The luxury fashion industry has been affected by Covid-19, with brands forced to shut stores and suspend operations. This has resulted in increased digital engagement, however, as brands strive to maintain engagement with consumers online.
Alexander McQueen is one brand that has been successful in doing so, launching its ‘McQueen Creators’ campaign back in early April. Aiming to “inspire and initiate creative conversation”, the campaign involves asking users on social media to get involved with a new creative concept each week. The very first was to sketch and upload an interpretation of the final rose dress from Autumn/Winter 2019. Users are asked to tag their photos with the hashtag #McQueenCreators in order to get the chance to be featured on the Alexander McQueen channel.
View this post on Instagram
McQueen Creators. Each week we will be asking you to be part of our creative community, working together from home on a series of projects; sometimes with some inspiration from the McQueen team and collaborators in the form of digital tutorials. This week we invite you to sketch the Autumn/Winter 2019 Rose dress with us. Find your sketchbook and chosen materials. Screenshot the picture you’d like to sketch from the upcoming series of images. Sketch, colour or paint your favourite image. Then take a picture and share your final piece on Instagram by tagging @AlexanderMcQueen #McQueenCreators to be featured on our channel. Share your creations with us by Monday 6th April to be featured on our channel. #StayAtHome
With its creative and interactive elements, the campaign has been effective for generating continued engagement, as well as fostering a sense of community and togetherness for fans of the luxury brand.
According to a study by ListenFirst, social media engagement with alcohol brands was up 327% in March compared to the same month in 2019. This is not too surprising given that consumers cannot head to pubs, bars, or restaurants – meaning that many are looking to replicate this kind of experience at home. As a result, we’ve seen a lot of entertainment-driven content from alcohol brands, such as drinks recipes, and online pub quizzes etc.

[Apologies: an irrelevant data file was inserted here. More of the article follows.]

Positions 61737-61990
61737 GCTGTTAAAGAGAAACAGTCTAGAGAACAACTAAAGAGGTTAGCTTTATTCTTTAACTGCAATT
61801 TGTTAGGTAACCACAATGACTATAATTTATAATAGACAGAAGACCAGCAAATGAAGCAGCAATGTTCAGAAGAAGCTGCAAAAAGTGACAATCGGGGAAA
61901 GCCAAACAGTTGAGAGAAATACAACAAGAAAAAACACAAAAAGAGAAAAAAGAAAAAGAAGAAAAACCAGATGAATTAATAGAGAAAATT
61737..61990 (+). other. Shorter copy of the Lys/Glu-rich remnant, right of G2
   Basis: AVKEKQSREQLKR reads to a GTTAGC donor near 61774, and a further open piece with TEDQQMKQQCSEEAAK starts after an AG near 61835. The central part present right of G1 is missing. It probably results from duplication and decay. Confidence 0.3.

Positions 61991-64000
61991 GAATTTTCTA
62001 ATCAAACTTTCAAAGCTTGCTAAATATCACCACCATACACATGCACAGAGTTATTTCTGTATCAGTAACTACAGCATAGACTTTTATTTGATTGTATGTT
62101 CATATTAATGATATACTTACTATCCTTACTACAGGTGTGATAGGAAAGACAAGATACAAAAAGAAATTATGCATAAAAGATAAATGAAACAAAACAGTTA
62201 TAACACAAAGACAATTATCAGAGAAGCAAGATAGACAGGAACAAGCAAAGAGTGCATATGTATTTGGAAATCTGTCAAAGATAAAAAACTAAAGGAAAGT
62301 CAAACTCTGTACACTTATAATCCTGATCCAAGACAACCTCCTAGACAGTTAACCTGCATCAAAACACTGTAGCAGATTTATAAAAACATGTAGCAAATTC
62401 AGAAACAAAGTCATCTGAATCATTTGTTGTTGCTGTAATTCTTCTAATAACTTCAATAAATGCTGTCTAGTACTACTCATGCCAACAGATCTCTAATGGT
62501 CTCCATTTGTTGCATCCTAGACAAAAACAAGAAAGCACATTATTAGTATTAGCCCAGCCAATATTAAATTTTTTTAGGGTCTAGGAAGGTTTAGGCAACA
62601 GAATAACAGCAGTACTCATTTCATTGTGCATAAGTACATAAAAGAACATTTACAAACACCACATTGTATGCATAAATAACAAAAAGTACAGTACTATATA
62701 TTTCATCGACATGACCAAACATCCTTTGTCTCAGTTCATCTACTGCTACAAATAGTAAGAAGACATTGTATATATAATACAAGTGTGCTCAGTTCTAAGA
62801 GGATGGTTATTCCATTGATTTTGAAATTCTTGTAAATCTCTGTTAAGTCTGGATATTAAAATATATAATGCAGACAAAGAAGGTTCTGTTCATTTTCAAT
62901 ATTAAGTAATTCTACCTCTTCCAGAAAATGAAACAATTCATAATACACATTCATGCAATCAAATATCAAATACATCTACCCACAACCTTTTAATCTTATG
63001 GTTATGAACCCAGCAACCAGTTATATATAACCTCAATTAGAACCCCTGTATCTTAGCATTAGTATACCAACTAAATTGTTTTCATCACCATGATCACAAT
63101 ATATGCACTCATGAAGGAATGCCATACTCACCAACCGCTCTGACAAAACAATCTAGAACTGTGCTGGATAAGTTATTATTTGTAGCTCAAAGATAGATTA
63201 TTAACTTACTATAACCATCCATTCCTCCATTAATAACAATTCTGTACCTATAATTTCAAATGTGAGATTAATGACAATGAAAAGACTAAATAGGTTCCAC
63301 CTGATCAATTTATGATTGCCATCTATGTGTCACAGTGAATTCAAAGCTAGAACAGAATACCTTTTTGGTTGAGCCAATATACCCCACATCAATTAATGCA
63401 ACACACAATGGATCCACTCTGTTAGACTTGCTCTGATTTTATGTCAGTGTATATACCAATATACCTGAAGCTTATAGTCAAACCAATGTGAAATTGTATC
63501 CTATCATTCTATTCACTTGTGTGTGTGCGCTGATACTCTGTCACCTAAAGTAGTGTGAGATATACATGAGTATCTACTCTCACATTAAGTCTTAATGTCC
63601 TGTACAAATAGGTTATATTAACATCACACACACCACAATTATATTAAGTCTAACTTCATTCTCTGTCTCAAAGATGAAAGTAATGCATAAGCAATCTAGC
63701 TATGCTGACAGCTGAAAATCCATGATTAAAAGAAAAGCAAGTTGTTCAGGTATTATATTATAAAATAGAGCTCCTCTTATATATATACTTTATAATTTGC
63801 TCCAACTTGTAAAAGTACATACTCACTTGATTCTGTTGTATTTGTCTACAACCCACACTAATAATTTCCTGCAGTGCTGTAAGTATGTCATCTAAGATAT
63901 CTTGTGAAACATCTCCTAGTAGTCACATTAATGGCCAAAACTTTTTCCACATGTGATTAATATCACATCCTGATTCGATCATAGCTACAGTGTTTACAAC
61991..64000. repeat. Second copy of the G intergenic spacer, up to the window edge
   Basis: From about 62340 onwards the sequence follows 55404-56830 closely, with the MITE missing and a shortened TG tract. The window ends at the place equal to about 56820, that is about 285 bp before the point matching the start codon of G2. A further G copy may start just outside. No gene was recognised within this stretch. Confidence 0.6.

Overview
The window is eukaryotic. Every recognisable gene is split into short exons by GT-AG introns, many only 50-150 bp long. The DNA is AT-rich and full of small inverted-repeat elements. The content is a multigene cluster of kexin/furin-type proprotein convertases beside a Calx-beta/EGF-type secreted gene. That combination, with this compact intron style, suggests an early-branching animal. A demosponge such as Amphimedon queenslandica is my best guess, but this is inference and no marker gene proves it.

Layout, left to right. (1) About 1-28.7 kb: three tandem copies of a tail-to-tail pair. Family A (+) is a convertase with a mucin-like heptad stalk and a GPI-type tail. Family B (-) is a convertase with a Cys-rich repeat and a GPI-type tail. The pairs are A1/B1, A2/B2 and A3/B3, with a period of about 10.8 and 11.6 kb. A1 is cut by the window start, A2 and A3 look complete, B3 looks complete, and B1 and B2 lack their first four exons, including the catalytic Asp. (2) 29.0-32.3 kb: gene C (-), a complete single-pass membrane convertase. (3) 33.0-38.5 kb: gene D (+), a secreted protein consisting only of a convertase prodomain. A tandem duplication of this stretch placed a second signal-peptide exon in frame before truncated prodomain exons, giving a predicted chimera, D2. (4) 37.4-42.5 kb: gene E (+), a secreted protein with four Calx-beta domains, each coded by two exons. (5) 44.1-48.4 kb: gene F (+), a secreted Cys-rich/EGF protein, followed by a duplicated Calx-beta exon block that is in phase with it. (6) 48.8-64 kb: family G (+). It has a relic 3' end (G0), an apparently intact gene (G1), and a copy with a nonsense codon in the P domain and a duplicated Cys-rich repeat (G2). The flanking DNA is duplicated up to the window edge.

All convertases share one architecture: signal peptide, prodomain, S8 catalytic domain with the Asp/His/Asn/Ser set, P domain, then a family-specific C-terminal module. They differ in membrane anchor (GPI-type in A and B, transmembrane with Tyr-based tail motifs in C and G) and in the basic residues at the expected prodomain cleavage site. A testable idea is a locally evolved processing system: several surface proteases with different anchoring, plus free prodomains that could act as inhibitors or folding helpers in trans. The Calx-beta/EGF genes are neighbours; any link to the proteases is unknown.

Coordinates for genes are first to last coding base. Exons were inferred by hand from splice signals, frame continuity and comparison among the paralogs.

Brewdog is one brand that has gone all out on social media in the past few weeks, holding big digital events during times when people would traditionally be out celebrating. Its May ‘BlankHoliday’ involved a line-up of music, a tour of the new DogHouse hotel (the world’s first craft beer hotel), and a special version of its weekly pub quiz.
BREWDOG'S BLANK HOLIDAY ????
Join us for the #BankHoliday edition of our weekend warm-up this Friday, featuring:
— BrewDog (@BrewDog) May 7, 2020
By asking people to register in advance, Brewdog successful ramped up anticipation of the event, ensuring that users would treat it like a night out (but in their own home).
Finally, British Gas deserves a mention for its social media presence at the moment, which involves a combination of informative content and emotive marketing. With British Gas only carrying out essential repairs, the brand is using social media to help consumers solve common problems at home, with a series of instructional videos.
We can only carry out emergency repairs at the moment but our engineers can help solve some common problems, from their very own homes.
If you've no heating or hot water, here’s Natalie, who'll show how to re-pressurise your boiler. Get in touch if you're still having problems. pic.twitter.com/riXbbWgvO3
— British Gas (@BritishGas) May 6, 2020
British Gas has also rolled out the latest social ad in the ‘Here to Solve’ campaign, which depicts a number of workers, from their own point of view, going about their typical working day during the pandemic. The ad is particularly effective for giving an insight into the daily lives of essential workers, without coming across as overly sentimental.
We're proud to be here to help every way we can.
Go behind the scenes to see how our engineers are dealing with emergencies and social distancing, our customer service teams juggle calls and kids and we help the @TrussellTrust to keep supporting the most vulnerable in the UK???????????? pic.twitter.com/71Uph7qtKe
— British Gas (@BritishGas) May 1, 2020
Moreover, the reason British Gas’ social strategy works is that it doesn’t feel either too serious or too light-hearted. Instead, it strikes a balance between the two, and effectively shows us how it is getting on with business as best as it can. This, in comparison to brands simply telling us what they’re doing in response to coronavirus, feels particularly reassuring.